Allison, S. T., & Goethals, G. R. (2014). “Now he belongs to the ages”: The heroic leadership dynamic and deep narratives of greatness. In Goethals, G. R., Allison, S. T., Kramer, R., & Messick, D. (Eds.), Conceptions of leadership: Enduring ideas and emerging insights. New York: Palgrave Macmillan.

Campbell, J. (1949). The hero with a thousand faces. New World Library.

Cambpell, J. (1971). Man & Myth: A Conversation with Joseph Campbell. Psychology Today, July 1971.

Diehl, U. (2009). Human suffering as a challenge for the meaning of life. International Journal of Philosophy, Religion, Politics, and the Arts, 4(2).

Frankl, V. (1946). Man’s search for meaning. New York: Beacon Press.

Goethals, G. R. & Allison, S. T. (2012). Making heroes: The construction of courage, competence and virtue. Advances in Experimental Social Psychology, 46, 183-235. doi: 10.1016/B978-0-12-394281-4.00004-0

Goethals, G. R., & Allison, S. T. (2016). Transforming motives and mentors: The heroic leadership of James MacGregor Burns. Unpublished manuscript, University of Richmond.

Goethals, G. R., Allison, S. T., Kramer, R., & Messick, D. (Eds.) (2014). Conceptions of leadership: Enduring ideas and emerging insights. New York: Palgrave Macmillan.

Gunderman (2002). Is suffering the enemy? The Hastings Center Report, 32, 40-44.

Hall, Langer, & Martin (2010). The role of suffering in human flourishing: Contributions from positive psychology, theology, and philosophy. Journal of Psychology and Theology, 38, 111-121.

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The Almost Hero

AAEAAQAAAAAAAAgIAAAAJDYxYjY4NWIxLWVkNjgtNGU5Yi1iMGFiLTkxYzc4YzJiOGU0ZQBy Rick Hutchins and Scott T. Allison

If you love heroes and desire to live in a more heroic society, there is no better time to be alive than right now. There is a clear and growing “heroism movement” brewing around the world, manifesting itself in hero conferences, hero activism, and hero research. Underlying each component of the heroism movement is the idea that we can all be heroes, that heroism is not reserved for the few, the special, the elite among us, but rather is within close reach of us all.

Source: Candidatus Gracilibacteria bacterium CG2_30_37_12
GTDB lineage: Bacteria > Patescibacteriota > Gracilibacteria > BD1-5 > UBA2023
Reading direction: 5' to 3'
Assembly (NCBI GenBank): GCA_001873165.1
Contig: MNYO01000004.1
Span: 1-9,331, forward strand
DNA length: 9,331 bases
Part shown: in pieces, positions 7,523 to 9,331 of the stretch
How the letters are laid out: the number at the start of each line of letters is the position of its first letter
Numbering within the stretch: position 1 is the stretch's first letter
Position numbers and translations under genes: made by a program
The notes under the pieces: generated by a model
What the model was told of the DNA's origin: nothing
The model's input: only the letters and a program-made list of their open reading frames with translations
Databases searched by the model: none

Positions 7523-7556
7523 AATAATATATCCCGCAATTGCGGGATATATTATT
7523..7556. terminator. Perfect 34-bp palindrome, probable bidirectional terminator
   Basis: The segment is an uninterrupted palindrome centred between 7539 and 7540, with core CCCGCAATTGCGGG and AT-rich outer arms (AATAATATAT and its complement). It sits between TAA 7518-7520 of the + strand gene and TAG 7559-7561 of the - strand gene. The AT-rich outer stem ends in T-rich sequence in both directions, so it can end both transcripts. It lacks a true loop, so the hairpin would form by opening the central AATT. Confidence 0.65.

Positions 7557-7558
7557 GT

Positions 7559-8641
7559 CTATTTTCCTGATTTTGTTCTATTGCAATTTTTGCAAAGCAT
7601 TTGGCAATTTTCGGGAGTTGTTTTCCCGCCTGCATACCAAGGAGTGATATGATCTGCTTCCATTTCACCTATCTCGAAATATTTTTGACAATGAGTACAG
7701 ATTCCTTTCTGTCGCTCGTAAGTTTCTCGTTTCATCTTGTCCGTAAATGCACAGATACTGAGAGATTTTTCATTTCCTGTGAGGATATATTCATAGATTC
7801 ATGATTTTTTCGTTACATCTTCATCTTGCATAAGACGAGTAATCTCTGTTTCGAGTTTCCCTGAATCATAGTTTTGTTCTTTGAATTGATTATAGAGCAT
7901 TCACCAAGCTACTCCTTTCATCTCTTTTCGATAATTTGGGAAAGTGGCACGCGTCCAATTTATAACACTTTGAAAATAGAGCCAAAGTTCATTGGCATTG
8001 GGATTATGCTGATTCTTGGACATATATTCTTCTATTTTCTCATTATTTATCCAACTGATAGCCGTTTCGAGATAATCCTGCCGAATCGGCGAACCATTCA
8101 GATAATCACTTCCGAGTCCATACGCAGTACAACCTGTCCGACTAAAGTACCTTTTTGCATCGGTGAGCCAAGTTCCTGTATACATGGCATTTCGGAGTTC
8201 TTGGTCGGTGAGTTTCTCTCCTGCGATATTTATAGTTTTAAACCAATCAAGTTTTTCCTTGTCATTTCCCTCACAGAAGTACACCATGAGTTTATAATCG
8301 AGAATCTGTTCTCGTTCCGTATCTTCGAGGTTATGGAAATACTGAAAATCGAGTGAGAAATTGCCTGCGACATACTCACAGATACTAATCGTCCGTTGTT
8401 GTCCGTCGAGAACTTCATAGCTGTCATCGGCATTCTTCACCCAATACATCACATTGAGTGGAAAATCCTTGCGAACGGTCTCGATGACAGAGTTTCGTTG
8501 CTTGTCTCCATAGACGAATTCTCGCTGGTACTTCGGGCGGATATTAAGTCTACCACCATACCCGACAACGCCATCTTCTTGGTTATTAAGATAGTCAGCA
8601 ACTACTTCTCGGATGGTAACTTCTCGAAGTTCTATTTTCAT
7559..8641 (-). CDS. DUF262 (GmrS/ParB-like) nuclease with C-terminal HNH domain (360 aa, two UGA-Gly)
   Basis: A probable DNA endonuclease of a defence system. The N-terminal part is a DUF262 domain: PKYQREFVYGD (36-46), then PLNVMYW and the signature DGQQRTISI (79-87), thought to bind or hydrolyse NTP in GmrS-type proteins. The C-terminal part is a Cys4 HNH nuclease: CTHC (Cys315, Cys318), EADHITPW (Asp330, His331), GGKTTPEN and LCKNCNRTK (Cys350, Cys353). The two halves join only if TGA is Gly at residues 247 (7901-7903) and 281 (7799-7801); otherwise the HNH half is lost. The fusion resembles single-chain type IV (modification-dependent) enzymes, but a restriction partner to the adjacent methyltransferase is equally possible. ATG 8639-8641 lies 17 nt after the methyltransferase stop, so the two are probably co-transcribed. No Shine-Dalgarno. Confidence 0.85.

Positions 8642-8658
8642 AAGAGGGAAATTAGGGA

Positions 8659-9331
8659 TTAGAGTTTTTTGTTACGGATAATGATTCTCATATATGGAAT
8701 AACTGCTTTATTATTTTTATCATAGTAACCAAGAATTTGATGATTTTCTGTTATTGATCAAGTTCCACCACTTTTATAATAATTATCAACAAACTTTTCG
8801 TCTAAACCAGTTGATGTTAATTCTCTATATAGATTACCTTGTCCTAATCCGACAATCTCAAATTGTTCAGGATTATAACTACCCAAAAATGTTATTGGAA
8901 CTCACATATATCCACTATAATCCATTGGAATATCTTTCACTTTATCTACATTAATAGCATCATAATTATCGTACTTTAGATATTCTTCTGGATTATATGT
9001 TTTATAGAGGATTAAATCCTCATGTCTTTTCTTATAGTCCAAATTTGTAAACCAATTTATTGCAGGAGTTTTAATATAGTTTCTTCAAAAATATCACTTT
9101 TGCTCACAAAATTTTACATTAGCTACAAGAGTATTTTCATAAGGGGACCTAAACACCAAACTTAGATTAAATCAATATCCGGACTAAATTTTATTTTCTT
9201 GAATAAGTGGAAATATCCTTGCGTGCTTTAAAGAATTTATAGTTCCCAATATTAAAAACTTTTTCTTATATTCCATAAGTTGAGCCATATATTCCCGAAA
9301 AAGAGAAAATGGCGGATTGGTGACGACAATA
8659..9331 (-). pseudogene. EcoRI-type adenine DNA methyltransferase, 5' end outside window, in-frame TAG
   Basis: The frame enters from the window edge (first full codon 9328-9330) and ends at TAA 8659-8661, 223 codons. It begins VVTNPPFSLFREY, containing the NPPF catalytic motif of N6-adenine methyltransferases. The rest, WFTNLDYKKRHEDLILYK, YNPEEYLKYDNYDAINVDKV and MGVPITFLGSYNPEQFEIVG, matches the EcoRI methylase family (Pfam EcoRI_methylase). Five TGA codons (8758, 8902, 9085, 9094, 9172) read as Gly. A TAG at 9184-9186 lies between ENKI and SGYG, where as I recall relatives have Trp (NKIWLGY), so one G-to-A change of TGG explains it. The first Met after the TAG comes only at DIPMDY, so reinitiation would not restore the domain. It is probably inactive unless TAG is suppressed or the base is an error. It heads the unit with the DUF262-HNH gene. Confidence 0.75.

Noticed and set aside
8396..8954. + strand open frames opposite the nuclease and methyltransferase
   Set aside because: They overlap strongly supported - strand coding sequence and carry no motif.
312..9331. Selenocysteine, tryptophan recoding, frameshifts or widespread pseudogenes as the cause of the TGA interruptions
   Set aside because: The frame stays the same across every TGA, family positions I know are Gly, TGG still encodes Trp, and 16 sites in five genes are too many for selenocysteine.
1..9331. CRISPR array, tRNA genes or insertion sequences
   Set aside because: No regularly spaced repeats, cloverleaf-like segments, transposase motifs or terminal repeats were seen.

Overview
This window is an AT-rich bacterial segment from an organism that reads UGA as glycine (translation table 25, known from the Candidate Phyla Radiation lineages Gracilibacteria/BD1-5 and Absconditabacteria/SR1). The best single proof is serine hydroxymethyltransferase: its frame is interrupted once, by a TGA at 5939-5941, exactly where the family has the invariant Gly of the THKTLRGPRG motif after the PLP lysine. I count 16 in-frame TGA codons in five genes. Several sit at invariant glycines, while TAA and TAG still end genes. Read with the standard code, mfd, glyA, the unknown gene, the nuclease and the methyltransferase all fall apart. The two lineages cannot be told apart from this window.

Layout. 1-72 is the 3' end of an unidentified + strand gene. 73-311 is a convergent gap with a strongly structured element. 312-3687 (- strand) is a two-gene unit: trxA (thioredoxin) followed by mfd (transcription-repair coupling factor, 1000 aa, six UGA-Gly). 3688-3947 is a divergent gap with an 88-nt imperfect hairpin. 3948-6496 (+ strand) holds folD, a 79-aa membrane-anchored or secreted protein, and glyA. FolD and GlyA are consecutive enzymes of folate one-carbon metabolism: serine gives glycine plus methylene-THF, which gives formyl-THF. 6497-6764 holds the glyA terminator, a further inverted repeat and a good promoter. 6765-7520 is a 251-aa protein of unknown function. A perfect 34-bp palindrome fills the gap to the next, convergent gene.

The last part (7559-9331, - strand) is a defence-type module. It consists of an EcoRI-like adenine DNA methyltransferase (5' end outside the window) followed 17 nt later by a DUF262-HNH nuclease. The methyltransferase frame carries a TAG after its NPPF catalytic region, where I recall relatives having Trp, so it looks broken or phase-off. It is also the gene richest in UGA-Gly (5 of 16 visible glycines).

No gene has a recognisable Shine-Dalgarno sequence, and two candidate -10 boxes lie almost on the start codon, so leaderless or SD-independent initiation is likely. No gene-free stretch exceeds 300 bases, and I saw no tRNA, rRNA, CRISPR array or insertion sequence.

Close reach, however, does not mean easy reach.

This brings us to the concept of the “Almost Hero”. The Almost Hero is the person perched on the precipice of heroism, the individual who has heroic capability but doesn’t know it or who attempts to be heroic but just falls short.

In this essay, we consider three types of Almost Heroes.

First, there is the Almost hero who succumbs to the “bystander effect”, a phenomenon thrust into public consciousness after Kitty Genovese was murdered in 1964. For every instance of a heroic passerby coming to the aid of a person in peril, there is a corresponding tale of those who stand idly by and witness a crime or assault without intervening. It’s the classic case of the road not taken. In one timeline, a person is saved and a hero is made, while in the other there is tragedy for one and a missed opportunity for the other.

What factors decide which outcome prevails? Science has an answer. Studies have shown that people fail to help because they “diffuse responsibility”, which is one’s tendency to assume that other people should do the hard work of heroism instead of oneself.

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Of course, Almost Heroism of this type does not apply to those who do not have the option of taking action; one cannot expect the elderly or the disabled to rush into a burning building or dive into a rushing river, nor even expect the average person to engage an overwhelming or armed assailant. Here we are strictly concerned with those who could have acted but for one reason or another failed to do so.